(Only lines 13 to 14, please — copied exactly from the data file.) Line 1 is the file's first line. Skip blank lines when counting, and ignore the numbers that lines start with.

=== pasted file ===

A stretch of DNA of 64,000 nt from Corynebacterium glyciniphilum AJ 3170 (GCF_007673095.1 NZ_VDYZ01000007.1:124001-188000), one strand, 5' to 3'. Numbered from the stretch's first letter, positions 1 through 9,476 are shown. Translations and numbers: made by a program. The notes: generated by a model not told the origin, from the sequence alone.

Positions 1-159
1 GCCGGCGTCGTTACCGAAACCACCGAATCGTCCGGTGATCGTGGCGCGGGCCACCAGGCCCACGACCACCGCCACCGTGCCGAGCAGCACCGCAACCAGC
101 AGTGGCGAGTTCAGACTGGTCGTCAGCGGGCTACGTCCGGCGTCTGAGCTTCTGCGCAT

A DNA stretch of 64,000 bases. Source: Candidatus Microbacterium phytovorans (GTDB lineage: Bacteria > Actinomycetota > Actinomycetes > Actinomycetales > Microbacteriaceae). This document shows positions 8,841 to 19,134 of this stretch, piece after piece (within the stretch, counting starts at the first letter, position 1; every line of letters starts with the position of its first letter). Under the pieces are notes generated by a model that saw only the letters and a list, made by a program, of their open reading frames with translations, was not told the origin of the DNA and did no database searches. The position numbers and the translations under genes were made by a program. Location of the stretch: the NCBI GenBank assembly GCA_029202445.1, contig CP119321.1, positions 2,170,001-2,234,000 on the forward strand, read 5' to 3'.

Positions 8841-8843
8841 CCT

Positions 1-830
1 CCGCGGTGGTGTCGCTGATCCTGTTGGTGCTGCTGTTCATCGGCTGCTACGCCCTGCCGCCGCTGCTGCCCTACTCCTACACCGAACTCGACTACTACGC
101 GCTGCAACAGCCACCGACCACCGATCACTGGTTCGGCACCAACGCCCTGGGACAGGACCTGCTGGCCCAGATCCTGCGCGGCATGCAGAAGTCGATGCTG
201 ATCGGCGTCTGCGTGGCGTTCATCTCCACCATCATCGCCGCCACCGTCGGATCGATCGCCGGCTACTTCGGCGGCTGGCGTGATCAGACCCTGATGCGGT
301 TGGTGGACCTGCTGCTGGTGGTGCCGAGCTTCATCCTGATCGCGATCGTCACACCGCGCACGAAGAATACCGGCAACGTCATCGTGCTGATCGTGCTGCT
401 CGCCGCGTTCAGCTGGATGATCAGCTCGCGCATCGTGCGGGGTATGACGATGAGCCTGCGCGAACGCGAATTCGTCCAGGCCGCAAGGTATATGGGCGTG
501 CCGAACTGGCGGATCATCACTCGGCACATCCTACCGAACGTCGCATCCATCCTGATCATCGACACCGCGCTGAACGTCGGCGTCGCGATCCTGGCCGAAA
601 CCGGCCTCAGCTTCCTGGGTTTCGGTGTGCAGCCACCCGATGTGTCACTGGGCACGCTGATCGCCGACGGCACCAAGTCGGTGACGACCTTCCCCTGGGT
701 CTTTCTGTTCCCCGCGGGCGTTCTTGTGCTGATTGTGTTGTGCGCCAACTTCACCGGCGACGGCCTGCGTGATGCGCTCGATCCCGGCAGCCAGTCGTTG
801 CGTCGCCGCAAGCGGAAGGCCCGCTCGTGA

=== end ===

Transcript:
401 CGCCGCGTTCAGCTGGATGATCAGCTCGCGCATCGTGCGGGGTATGACGATGAGCCTGCGCGAACGCGAATTCGTCCAGGCCGCAAGGTATATGGGCGTG
501 CCGAACTGGCGGATCATCACTCGGCACATCCTACCGAACGTCGCATCCATCCTGATCATCGACACCGCGCTGAACGTCGGCGTCGCGATCCTGGCCGAAA